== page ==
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16. “Here then," said the master, “is one reason for having prickles around the chestnuts when they are small. But then it is not necessary to have all chestnuts guarded from boys in this way; a great many of the trees are in the woods, and the boys do not see them. What good do the burs do in these trees'?"
17. The boys hesitated. Presently the boy who had the green satchel under the tree with Roger, who was sitting in one corner of the room, said:
“I should think they would keep the squirrels from eating them.
“And besides,” continued he, after thinking a moment," I should suppose, if the meat of the chestnut had no covering, the rain might wet it and make it rot, or the sun might dry and wither it.”
18. “ Yes,” said the master,“ these are very good reasons why the nut should be carefully guarded :S First, the meats are packed away in a hard brown shell, which the water can not get through. This keeps them dry, and away from dust, and other things which might injure them. Then several nuts, thus protected, grow closely together, inside this green prickly covering, which spreads over them, and guards them from the animals which would eat them, and from the boys. When the chestnut gets its full growth, and is ripe, this covering, you know, splits open, and the nuts drop out.”
19. The boys were then all satisfied that it was better that chestnuts should grow in burs.
“But why," asked one of the boys,“ do not apples grow so'?"
“Can any body answer that question' ?" asked the master.
The boy with the green satchel said, that apples had a smooth, tight skin, which kept out the wet; but he did not see how they were guarded from animals.
20. The master said it was by their taste. “They are hard and sour before they are full-grown, and so the taste is not pleasant, and nobody wants to eat them-except sometimes a few foolish boys, and these are punished by being made sick. When the apples are full-grown they change their taste, acquired an agreeable flavor,' and become mellow: then they can be eaten. Can you tell me of any other fruits which are preserved in this way' ?"
21. One boy answered, “Strawberries and blackberries;” and another said,“ Peaches and pears.
Another boy asked why the peach-stone was not outside the peach, so as to keep the peach from being eaten.
eaten. But the master said he would explain this another time. Then he dismissed the scholars, after asking Roger to wait until the rest had gone, as he wished to see him alone.—Mount Vernon Reader. a GATA'-ER-ING, collecting.
HES'-I-TA-TED, paused in doubt. 6 IM-PAS-TIENT, unquiet; uneasy.
& GUARD'-ED, protected from injury. VILE, mean; ugly; troublesome.
AC-QUIRE', have; obtain. d PRO-FANE', with an oath.
· FLA'-VOR, taste; savor. e Satch'-EL, a little sack, or bag.
[LESSON LIV. In the story of “The Chestnut-bur,” an impatient, fault-finding boy, who could not see why chestnuts are made to grow in burs, is reproved; and good reasons are shown why the chestnut has such a prickly covering. It guards the nut, while the latter is small and unripe: it prevents the rain from wetting it, and the sun from drying it, etc. Why apples, strawberries, blackberries, etc., do not need such protection. The moral to be deduced from the lesson is, that infinite wisdom is shown in all the Creator's works. Let the teacher illustrate, farther.]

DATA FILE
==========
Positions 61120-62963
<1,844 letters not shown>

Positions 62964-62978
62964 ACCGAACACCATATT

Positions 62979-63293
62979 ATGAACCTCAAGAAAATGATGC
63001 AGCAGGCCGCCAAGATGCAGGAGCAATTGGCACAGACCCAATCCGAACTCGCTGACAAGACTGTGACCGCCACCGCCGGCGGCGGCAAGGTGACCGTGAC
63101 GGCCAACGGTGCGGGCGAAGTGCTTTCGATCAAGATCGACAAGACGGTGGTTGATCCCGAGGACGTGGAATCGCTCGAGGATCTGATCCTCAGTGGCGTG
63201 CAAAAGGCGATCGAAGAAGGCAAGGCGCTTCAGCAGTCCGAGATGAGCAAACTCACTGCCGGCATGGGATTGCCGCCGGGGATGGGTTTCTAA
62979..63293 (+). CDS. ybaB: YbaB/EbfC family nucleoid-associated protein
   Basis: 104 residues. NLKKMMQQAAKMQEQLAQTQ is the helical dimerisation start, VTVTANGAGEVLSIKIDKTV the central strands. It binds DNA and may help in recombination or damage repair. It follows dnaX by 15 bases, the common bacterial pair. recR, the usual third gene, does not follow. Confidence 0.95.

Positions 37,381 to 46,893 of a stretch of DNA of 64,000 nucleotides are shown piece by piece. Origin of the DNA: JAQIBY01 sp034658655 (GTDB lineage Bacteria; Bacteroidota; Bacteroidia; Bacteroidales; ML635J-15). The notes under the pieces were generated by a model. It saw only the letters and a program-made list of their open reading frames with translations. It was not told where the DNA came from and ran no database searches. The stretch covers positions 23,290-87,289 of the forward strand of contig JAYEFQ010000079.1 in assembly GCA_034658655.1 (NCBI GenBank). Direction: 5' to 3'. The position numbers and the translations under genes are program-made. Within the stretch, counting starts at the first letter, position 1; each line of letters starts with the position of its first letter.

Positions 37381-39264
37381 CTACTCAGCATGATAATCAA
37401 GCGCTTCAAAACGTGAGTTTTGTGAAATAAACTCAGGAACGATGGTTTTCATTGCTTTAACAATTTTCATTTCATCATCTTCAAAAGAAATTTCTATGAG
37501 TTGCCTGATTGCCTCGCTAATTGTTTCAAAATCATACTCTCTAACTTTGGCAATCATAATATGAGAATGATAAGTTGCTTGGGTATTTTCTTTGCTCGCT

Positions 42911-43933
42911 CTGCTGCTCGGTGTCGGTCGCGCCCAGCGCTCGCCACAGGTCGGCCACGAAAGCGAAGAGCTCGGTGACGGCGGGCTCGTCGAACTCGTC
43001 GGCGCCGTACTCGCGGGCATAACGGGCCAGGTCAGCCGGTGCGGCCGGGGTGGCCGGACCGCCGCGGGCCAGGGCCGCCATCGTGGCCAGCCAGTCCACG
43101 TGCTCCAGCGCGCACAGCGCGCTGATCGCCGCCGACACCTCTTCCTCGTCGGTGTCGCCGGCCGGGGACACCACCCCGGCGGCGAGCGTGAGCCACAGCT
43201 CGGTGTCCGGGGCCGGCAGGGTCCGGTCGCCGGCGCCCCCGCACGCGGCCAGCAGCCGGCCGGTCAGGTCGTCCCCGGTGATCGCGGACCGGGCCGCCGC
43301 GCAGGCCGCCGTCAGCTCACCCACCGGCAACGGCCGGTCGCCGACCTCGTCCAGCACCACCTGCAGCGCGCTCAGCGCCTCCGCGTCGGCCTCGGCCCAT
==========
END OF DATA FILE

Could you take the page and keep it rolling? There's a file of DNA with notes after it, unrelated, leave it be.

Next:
1. Yes, go, little butterfly,
Fan the warm air
So brilliant and fair;
No longer you'll be;
You are free-you are free! 2. Go, rest on the bosom
Of some favorite flower;
Your brief little hour;
Is scarcely a span :
Be gay while you can.
3. As for me, I have something
More useful to do:
Though I play sometimes, too.
Bright thing, you may spend;
Mine never shall end.-T. S. ARTHUR. # PIN'-IONS, wings.
C FA'-VOR-ITE, preferred; beloved. • FLUT'-TER-ING, flapping the wings. 4 SPAN, short epace of time.
[LESSON LV. is an address to a butterfly, set free by the maiden who had held it a prisoner. While the butterfly is told to go and enjoy itself, in gayety and pleasure, because its days will end with the blossoms of summer, the maiden reflects that she has something more useful to do,” as her days will never end. A future life is to be provided for.]
1. In the summer time, when the grass in the meadows has grown to its full height, the farmer cuts it down with the scythe, or with a machine called a mower, which is drawn by horses. In the picture at the beginning of this lesson, a man may be seen cutting the grass with a mower, and others cutting it with the scythe.
2. When the grass has been dried in the sun, it is called hay. The farmer rakes this fresh hay into winrows, sometimes with a hand-rake, but now
more frequently with a rake drawn by a horse, and called 'a horse-rake. In the little picture in the margin' a man is shown raking hay with the horse-rake.
3. Men pitch the hay on wagons, and
it is then drawn into the barn, and piled away on the hay-mow; or it is placed in the open field, in large heaps called haystacks. The hay is the food, or fodder, which is given to the cattle, and horses, and sheep, in the winter season, when they can no longer find any green grass in the fields.
4. The haying season is a busy time for the farmer. He knows he must“ make hay while the sun shines.” When the grass has been cut down, and has become nearly dry, the hay will be much injured if it get wet. So the farmer must watch the clouds; and if they threateno rain, he must hastend to get the hay into the barn.